And i have a complete mechanic with a dead head, but with all the rest of the parts ‘untested’. I’m not this smart repair guy, so i don’t really have a use for my ’ left-over’…so if anybody is in need for something like this. The pictures show my leftover
Well congratulations Ton! Your bad luck is finally over!
Pack it and send it to @drdcc … he knows what to do with it!
I was about to buy that mechanism, congratulations. I hope you don’t mess it up replacing belts and pinch rollers like I did. Keep it as a manual and collection of spare parts, if you don’t need it anymore don’t throw it away, someone will be able to make some use out of it.
I’ve been looking the entire evening for a place at Philips to put down the question about the remaining spare parts. Because of the demise of the consumer electronics department and the closing of the Hasselt factory many years ago there are not much places to go.
I found the Philips Museum and send them an email in wich I put up the question about possible NOS spare parts for DCC…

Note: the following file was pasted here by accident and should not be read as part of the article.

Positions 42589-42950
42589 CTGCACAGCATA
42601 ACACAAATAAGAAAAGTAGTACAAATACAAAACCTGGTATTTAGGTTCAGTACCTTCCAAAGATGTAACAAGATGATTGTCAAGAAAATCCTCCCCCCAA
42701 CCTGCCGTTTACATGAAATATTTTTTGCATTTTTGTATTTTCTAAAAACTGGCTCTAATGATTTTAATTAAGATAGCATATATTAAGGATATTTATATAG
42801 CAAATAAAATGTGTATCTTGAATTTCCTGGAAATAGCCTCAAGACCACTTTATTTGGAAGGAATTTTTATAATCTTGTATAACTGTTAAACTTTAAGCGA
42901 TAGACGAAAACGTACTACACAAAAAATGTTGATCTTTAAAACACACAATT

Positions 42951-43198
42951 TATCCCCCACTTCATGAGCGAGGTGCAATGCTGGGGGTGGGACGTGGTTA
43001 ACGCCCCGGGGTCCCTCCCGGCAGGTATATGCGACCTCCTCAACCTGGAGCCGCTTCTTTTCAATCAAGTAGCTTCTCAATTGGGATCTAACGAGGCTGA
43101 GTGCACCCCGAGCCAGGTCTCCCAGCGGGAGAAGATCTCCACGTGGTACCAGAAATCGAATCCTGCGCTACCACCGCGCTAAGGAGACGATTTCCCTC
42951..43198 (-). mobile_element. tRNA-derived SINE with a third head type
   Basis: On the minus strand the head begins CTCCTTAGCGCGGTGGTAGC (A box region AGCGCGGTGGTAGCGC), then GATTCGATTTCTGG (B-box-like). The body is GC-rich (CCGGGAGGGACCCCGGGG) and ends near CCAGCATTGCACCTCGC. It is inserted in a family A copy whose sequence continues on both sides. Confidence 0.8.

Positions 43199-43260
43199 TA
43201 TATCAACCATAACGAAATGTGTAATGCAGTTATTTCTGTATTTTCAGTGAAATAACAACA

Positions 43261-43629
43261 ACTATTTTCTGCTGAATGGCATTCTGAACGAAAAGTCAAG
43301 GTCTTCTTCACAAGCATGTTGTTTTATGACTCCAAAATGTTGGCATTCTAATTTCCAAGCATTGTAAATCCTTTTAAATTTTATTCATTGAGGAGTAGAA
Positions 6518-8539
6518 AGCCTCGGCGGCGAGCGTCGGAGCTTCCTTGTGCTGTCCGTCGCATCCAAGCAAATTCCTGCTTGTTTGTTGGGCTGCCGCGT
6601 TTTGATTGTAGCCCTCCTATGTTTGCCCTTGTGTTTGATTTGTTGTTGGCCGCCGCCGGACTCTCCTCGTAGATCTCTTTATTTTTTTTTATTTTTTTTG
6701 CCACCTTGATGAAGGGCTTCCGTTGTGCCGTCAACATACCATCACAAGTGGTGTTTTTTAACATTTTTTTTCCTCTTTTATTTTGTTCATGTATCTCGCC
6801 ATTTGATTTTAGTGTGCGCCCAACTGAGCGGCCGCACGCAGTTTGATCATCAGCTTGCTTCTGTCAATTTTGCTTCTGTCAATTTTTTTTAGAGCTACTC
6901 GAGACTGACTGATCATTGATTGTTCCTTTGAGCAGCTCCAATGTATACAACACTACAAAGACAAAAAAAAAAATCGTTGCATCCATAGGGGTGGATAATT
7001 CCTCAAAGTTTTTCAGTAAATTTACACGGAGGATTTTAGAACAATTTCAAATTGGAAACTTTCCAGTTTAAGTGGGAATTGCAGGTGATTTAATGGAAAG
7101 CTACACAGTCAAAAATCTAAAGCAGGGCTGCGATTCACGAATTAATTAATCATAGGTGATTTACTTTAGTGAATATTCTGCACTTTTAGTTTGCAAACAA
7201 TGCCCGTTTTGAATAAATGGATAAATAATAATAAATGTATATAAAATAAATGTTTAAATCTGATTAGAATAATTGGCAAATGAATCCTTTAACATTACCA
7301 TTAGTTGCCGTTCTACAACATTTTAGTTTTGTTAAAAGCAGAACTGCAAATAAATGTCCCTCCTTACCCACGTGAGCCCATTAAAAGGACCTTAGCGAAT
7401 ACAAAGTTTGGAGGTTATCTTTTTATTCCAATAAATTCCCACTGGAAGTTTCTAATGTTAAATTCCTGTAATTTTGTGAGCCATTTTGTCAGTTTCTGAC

Now we just wait…
Max, wasn’t neccesary to replace anything. I just took out the mechanism…replaced the complete unit…and there you are…i now have 2 working 951’s ! One with a bad cover, but Mick Jagger told me to ‘paint it black’ ! I’m gonna test the ‘new’ one for a week or so…and then probably sell it or trade it.
But as it is used, replacing belts and pinch rollers is recommended to avoid damaging tapes or making bad recordings.
Max, yes i still have 951 belts ‘on the way’ (problem with delivery guy due to covid-19). New belts and pinch rollers (for the new 951) i will order but doing that together with my missing items of the 130. I’m firstly looking for a repair guy close by home to replace capacitors and changings belts for the 130.
The Philips museum won’t help you I’m afraid. They make money from visitors and their collection is not that big.
The Philips historical products museum has a much bigger collection but they won’t help you either I’m pretty sure. They collect things, they don’t sell them.
Anyway, we’ve already been in contact with them and the Products Museum helped us with some information before. They’re awesome places to go visit! Thoroughly recommended, especially the products museum. Once the Covid-19 crisis is over of course.
I wonder what happened to the rest of that deck…